August 10, 2010

Tragic Tales 1: Death in the Family

It's not that I'm afraid to die,
I just don't want to be there when it happens.
— Woody Allen

Looks like I've found a new series to write about. I'm going to ask you to tolerate awkwardness in this post because I'm running on fumes. With all of the deaths that have happened around me, including recently, this is the first time that I've been in the middle of helping with making arrangements for a funeral, burial, cleaning out an apartment and so forth.

On Saturday, July 31, we went to the scene of a death. Lots of shock, hysterical crying, getting people notified, talking to police, all that. No foul play, it seems to have been a matter of losing track of how many prescription pills and how often to take them, and it became fatal. She was in her mid to late 20s. That's all you need to know.

As my regular readers well know, I do not use real names for the protection of people; I can make my points without risking anyone's safety or causing embarrassment. I'm going to call the deceased "Monica".

This situation is typical of so many, including some that I have experienced myself. The girl had not even had a funeral yet, and the vultures were circling: "Can I have the big TV?"..."Can I have the coffee pot and microwave?"..."Can I have...?" I have no problem with a fair dispersion of the goods, especially after the people closest to the deceased have their say in the matter. But to call the grieving mother and make demands, or deny the grieving companion treasured things — I want to use the bad words that God wants me to stop using. But all of this really angers me, capice?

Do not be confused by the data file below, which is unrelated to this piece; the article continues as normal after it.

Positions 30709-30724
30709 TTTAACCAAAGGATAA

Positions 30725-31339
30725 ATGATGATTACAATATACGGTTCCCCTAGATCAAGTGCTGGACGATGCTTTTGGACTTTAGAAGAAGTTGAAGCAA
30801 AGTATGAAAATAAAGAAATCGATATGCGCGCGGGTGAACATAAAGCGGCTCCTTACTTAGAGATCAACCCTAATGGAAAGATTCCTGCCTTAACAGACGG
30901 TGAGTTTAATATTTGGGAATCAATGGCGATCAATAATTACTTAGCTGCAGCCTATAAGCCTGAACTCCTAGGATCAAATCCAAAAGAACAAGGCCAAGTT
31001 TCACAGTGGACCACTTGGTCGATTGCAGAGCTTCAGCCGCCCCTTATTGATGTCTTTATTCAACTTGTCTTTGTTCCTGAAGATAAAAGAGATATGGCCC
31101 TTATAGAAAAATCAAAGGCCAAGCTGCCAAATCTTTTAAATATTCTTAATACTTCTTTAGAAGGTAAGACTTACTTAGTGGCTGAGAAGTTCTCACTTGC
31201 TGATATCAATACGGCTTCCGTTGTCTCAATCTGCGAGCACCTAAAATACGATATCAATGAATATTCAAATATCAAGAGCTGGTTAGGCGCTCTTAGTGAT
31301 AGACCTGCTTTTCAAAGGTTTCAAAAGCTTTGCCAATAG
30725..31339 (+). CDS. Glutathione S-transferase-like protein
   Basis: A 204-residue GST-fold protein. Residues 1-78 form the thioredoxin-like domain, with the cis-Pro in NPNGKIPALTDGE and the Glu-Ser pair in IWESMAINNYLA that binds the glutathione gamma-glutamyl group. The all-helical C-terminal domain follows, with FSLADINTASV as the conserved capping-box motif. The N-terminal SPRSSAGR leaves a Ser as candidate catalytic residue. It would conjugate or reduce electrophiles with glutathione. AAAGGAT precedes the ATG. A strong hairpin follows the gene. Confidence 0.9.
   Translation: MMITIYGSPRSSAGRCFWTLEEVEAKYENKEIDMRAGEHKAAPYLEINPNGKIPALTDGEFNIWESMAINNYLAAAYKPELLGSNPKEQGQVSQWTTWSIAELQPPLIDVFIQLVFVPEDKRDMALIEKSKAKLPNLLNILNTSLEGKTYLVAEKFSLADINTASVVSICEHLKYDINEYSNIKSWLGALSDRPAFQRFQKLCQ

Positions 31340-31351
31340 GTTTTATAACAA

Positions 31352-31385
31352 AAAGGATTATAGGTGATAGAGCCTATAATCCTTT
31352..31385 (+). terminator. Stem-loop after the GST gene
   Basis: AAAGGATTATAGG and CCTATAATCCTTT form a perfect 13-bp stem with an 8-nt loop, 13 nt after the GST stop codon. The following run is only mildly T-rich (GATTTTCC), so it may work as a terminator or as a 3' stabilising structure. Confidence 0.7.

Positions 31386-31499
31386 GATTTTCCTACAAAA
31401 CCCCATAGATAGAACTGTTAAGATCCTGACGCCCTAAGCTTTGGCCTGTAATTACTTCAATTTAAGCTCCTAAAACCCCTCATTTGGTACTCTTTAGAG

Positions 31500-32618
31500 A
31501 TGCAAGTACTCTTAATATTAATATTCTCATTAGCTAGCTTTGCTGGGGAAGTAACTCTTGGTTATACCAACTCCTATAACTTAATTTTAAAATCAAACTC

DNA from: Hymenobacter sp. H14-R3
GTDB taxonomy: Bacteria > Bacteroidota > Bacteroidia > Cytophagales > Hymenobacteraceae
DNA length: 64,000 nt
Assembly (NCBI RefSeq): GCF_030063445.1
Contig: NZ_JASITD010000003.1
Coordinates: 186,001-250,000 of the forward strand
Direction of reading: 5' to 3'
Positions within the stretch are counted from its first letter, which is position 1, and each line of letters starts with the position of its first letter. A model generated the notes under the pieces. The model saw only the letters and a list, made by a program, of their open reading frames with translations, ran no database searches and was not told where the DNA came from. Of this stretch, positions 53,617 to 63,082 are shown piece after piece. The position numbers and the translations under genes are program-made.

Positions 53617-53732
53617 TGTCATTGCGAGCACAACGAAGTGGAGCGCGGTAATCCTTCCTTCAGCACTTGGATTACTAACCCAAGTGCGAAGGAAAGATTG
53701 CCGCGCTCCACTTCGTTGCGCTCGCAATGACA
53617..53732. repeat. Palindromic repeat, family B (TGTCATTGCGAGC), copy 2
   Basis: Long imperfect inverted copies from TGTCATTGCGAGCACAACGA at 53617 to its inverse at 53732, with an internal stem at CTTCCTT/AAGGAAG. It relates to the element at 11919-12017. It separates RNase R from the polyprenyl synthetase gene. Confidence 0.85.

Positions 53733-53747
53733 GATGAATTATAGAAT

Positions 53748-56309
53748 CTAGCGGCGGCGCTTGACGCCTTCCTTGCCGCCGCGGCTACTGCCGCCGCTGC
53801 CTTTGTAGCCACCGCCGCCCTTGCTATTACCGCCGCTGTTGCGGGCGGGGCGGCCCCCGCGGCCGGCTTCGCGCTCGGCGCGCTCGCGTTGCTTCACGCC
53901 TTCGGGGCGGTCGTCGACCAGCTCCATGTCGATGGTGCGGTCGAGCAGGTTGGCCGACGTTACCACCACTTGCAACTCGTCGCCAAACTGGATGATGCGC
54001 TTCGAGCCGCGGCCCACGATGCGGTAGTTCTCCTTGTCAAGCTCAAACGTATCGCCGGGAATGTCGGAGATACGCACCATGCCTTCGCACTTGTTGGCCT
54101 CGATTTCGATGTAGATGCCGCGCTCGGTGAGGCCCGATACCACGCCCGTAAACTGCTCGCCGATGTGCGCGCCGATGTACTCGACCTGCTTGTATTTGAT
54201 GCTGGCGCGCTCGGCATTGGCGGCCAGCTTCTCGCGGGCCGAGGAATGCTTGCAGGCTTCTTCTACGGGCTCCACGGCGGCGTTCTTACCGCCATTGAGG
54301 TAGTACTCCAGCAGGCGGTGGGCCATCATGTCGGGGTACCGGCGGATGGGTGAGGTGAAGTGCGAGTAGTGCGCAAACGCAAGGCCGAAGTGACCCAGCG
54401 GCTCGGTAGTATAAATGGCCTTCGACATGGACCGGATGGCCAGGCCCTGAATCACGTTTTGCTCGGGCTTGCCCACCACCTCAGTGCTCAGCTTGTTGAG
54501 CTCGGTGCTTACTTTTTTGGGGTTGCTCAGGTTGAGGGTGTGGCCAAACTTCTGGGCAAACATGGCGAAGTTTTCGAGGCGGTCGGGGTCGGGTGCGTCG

Worse, I saw — and still see — people using this girl's death for their own ends. They are not only trying to get "stuff", but to lash out at people they don't like. Wow, I want to scream bad words! This is a time to put differences aside, not a tool for stronzos to use for their selfish goals. Oops, I did it again. Oh, well.

I'm reminded of Matthew 12.34b (NIV), "For out of the overflow of the heart the mouth speaks." I've heard it used to teach against using profanity, coarse jesting (I know, I know, still trying to stop doing that) and so forth, but think about what I'm saying. "I want! I want!" That shows a heart full of selfishness and greed, don't you think?

Believe it or not, there is also good news in all of this.

The other side of the equation is that people start communicating again. Aside from sharing fond memories and sorrows from their loss, sometimes there is reconciliation. I have seen it, and I have seen some opening up and honesty. If people use all that, it can lead to new beginnings.

I pray that it is so.

Part 2 of this series is here.

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